• the taking of UN military observers and peacekeeping personnel as hostages in May and June 1995.

Nineteen years have passed since the first crimes listed in this indictment were committed.  Sixteen years have passed since Ratko Mladić was indicted. Today he is in custody and will be brought to stand trial in The Hague.

***

UPDATE:

The Associated Press via Canadian Press reports,

THE HAGUE, Netherlands — In a message from his U.N. cell, former Bosnian Serb leader Radovan Karadzic says he is sorry Gen. Ratko Mladic has been arrested and wants to work with him “to bring out the truth” about the Bosnian war.

Karadzic’s American lawyer Peter Robinson called The Associated Press on Thursday to relay the message shortly after visiting Karadzic in the Hague detention unit that he will soon share with Mladic.

Robinson said Karadzic expressed sorrow at Mladic’s “loss of freedom” and that he “looks forward to working with him to bring out the truth about what happened in Bosnia.”

Mladic was Karadzic’s wartime military chief. Both men were indicted together in 1995 for crimes including genocide.

Birds, feather. (h/t George M. Wallace via Twitter)

Kevin Jon Heller over at Opinio Juris remarks,

Mladic’s arrest is interesting from a number of angles.  To begin with, it will no doubt have a significant impact on the Karadzic trial.  Prosecutors have long wanted to try Mladic and Karadzic together, although I think the Karadzic trial is too far along to make joinder a realistic possibility.  But who knows what the OTP will do.

A separate Mladic trial would also complicate the ICTY’s completion strategy, which calls for all judicial work to cease by the end of 2014.  Given how long trials involving high-value suspects take at the ICTY, there is little chance that Mladic’s trial and appeal would end by 2015.  So it looks like the Security Council will either have to keep the ICTY going longer than anticipated (which would not be the first time) or leave Mladic’s prosecution to the newly-created residual mechanism. The latter seems like an undesirable option — so my guess is that the ICTY judges and prosecutors will get to keep their jobs a bit longer.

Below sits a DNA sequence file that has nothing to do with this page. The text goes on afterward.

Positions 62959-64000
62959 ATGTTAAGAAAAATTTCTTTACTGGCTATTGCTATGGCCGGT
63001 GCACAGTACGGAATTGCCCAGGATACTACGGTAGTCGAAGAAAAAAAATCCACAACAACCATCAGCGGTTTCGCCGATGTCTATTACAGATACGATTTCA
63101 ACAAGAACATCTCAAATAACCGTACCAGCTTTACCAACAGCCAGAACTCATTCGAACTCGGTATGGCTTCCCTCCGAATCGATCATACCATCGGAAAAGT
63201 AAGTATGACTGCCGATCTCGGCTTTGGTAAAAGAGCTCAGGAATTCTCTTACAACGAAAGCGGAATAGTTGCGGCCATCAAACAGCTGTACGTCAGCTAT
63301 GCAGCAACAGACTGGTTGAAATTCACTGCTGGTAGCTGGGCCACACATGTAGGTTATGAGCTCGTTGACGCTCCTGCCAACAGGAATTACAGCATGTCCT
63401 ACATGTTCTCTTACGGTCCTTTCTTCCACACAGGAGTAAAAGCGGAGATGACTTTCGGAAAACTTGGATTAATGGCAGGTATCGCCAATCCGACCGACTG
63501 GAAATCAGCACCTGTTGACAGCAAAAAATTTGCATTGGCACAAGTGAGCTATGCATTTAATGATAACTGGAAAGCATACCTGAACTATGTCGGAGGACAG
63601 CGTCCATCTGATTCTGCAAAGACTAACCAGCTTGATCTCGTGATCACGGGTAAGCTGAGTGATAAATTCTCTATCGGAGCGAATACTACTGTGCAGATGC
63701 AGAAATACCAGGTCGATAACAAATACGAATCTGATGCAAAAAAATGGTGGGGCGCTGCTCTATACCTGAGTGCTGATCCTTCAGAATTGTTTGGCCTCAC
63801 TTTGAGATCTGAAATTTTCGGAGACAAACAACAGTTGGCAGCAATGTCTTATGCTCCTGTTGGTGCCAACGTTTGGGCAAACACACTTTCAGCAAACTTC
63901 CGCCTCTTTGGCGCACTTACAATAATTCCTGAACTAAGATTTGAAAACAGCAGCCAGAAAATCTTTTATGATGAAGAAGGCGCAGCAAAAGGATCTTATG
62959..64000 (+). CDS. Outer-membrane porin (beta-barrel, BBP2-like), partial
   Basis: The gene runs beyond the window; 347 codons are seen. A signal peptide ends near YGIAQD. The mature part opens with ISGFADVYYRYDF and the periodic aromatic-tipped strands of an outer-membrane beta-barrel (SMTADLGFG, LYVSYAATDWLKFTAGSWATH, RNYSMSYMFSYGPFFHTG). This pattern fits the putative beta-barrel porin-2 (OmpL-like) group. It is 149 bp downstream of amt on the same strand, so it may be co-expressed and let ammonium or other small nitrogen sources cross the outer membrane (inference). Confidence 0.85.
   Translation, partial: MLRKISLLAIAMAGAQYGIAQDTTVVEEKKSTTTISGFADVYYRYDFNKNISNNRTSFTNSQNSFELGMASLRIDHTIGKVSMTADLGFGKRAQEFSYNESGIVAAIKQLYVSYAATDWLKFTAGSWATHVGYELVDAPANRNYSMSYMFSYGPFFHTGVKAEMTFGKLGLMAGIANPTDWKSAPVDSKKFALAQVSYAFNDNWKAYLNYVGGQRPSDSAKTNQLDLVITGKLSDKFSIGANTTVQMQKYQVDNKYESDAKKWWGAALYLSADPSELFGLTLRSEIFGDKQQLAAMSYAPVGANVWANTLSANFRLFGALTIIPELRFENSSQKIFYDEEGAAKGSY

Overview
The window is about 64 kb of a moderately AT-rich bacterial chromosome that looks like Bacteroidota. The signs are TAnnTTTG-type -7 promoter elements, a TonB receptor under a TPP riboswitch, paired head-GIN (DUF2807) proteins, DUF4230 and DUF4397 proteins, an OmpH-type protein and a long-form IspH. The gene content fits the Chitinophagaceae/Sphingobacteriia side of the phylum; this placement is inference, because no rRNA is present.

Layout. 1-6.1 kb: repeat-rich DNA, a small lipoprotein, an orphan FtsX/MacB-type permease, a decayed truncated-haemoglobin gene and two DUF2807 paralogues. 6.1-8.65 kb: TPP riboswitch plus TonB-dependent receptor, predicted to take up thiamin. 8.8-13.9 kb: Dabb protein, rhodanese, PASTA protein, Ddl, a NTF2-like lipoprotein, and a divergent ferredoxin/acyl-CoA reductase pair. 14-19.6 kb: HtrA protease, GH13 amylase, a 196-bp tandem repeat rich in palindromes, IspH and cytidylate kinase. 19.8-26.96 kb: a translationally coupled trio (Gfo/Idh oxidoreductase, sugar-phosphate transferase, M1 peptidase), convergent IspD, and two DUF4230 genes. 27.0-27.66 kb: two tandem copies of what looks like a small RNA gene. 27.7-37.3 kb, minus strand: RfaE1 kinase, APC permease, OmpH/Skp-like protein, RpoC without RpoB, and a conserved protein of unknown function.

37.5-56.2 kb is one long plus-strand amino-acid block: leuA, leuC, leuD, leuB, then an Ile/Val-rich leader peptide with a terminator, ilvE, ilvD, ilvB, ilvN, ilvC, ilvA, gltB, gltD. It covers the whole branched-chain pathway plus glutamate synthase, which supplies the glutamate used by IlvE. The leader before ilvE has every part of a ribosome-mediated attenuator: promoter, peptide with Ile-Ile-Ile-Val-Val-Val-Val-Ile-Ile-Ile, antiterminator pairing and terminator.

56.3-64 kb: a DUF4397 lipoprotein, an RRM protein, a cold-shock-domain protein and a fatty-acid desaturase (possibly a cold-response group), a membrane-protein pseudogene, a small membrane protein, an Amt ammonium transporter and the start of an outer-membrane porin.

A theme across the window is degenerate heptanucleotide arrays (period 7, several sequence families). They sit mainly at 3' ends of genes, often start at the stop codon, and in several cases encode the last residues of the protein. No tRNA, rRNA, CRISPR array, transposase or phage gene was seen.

In my view, joinder is preferable in light of the inextricable ties between the two defendants alleged to have orchestrated the Srebrenica massacre and ethnic cleansing campaign in Bosnia & Hercegovina.

That said, the Trial Chamber III back on November 10, 2005 denied the Prosecution’s motion pursuant to Rule 48 of the Rules of Procedure and Evidence to join three cases involving Milan Martić , Jovica Stanišić , Franko Simatović and Vojislav Šešelj. In its Motion, the Prosecution also considered the joinder of indictee, Goran Hadžić, who remains at large. According to the ICTY website:

In its decision, the Trial Chamber concluded that “none of the factors that have been taken into account – judicial economy, conflicts of interest and rights of the accused, minimizing hardship for witnesses and consistency in verdicts – militate in favour of a joinder”.

Martić was subsequently convicted and sentenced to 35 years’ imprisonment on October 8, 2008, link to judgment here). On May 23, 2011, the Appeals Chamber denied Simatović’s appeal against the decision denying his urgent request for provisional release.

The full text of the indictment against Ratko Mladić is available on the ICTY website at the following address: http://www.icty.org/case/mladic/4.

The case information relating to the ongoing trial at The Hague of Radovan Karadžić (IT-95-5/18-I) is available on the ICTY website at the following address: http://www.icty.org/case/karadzic/4.

Courtroom proceedings can be followed on the Tribunal’s website at www.icty.org